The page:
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quietearth [Celluloid 05.05.07] post apocalyptic movie review

Year: 1986
Director: Jimmy T. Murakami
Writers: Raymond Briggs
Cataclysm type: Nuclear
IMDB entry: IMDB
Amazon link: link
Post apocalyptic concentration: 6 out of 10
"Mad Max" level: 0 out of 10
Review by: quietearth
Rating: 7 out of 10
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Key Characters:
Jim (John Mills)
Hilda (Peggy Ashcroft)

This is an animated movie about an eldery british couple, who armed with some Government pamphlets, prepares for nuclear war which they are being warned about by radio 4. The mentions of WWII implies the time period is set sometime in the 50's or 60's, when they still thought that if you were anywhere remotely close to a large nuclear blast, you could live. Our main character Jim builds the suggested fallout shelter and then the bombs come. This movie has some great music, including songs from the likes of Genesis, David Bowie, and Roger Waters.

The Story:
There are a few dreamlike sequences one of which you can see above, these make for great side fare, but the real story is the couple's inability to grasp the coming nuclear war. After the bombs fall, they don't seem to understand anything about radiation poisoning. Their shelter is nothing more then a bunch of doors nailed at an angle against a wall in the center of the house. They have survived, and they think the government will come in a couple of days and straighten everything out.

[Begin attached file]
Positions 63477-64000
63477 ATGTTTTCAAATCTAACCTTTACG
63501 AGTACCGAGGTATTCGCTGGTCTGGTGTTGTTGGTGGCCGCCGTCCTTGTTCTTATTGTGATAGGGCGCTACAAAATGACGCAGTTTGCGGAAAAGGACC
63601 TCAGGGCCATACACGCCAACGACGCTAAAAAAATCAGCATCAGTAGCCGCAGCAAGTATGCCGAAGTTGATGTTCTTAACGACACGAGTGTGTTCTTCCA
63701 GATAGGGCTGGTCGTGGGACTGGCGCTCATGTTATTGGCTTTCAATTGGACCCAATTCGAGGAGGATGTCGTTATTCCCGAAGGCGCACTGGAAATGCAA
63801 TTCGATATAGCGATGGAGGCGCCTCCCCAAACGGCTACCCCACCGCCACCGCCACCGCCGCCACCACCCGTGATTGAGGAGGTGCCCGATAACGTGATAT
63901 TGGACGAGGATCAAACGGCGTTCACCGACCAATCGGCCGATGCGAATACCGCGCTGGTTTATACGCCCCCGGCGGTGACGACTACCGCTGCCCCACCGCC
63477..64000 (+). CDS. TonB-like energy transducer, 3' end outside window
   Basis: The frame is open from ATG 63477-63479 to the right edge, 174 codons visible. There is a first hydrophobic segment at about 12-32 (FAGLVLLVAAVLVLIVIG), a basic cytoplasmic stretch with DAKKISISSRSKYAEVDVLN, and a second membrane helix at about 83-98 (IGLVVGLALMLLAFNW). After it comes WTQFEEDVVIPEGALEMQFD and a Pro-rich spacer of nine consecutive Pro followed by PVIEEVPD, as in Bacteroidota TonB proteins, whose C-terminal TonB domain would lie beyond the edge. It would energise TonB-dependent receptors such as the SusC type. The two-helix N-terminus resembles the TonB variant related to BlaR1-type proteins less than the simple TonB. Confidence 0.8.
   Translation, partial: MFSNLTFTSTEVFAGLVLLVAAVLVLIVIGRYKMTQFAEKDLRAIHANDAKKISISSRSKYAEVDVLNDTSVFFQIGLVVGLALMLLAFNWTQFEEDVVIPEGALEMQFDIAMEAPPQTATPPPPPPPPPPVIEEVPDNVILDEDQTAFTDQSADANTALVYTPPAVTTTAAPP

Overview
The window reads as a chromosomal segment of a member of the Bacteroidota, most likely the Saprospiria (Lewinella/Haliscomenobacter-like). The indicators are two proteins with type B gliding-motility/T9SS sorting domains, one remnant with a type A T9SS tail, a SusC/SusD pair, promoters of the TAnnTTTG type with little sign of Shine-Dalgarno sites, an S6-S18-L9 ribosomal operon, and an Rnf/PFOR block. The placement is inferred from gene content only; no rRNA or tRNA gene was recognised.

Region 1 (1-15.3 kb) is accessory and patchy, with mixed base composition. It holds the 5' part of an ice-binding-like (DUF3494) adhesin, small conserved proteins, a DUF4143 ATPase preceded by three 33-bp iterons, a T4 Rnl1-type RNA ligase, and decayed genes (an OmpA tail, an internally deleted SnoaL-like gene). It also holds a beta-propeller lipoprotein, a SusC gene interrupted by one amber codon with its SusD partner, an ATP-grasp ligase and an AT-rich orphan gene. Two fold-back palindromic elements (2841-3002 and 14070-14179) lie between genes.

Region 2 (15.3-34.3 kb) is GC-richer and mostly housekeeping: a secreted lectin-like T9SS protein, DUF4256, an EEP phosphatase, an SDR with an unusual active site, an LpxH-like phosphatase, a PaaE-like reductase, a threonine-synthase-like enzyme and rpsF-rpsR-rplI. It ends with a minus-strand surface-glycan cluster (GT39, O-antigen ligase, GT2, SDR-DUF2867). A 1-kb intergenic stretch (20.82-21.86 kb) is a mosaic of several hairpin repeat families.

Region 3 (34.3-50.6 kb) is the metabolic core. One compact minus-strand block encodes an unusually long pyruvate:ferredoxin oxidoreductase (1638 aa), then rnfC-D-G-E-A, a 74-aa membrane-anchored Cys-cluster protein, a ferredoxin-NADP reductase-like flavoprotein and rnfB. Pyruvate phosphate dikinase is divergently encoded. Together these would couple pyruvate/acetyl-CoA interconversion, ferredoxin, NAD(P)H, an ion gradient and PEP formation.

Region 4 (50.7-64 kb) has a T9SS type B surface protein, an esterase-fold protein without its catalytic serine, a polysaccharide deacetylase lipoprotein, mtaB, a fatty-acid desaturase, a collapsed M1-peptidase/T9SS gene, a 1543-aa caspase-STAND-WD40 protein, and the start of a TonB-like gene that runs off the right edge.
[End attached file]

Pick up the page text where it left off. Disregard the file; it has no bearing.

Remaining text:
The Rating:
While the animation may not be the best, the storyline and music make up for this lack. The movie is dialogue heavy, so if you're looking for a great animation, you'll be disappointed. This is also not a cartoon you would watch with your kids. I give this a solid 7 out of 10, being one of the few movies with an accurate portrayal of a nuclear war.

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James Gardner (14 years ago) Reply

We watched this in school. It gave me the chills back then and it gives me the chills today. Its done in the style of the childrens classic animated story 'The Snowman' But with A more sinister theme. Definatly worth a watch.


Brett (14 years ago) Reply

It's a long time since I've seen it (in fact, I may only have read the comic ... er, "graphic novel" as they say now) but I thought the WWII references were because the couple had lived through the Blitz and so they imagined a nuclear war would be much the same?

About the doors nailed to a wall -- a family in the movie Threads (which of course is also British) use such a shelter too. I wonder if this was just a UK thing or what? Was it government advice? I could imagine that again it's a Blitz thing but I'm not sure.


podders112 (13 years ago) Reply

This movie is incredibly sad. It's depiction of how naieve the characters are is the most disturbing aspect. I saw this years ago and it's genuinely haunted me ever since. Definately worth a watch, powerful stuff.


Tom (13 years ago) Reply

The door shelter thing was indeed government advice - it was suggested in the laughable "Protect and Survive" leaflets produced in the early 1980s. These leaflets were full of impractical advice, and ultimately were regarded as a bit of a joke.

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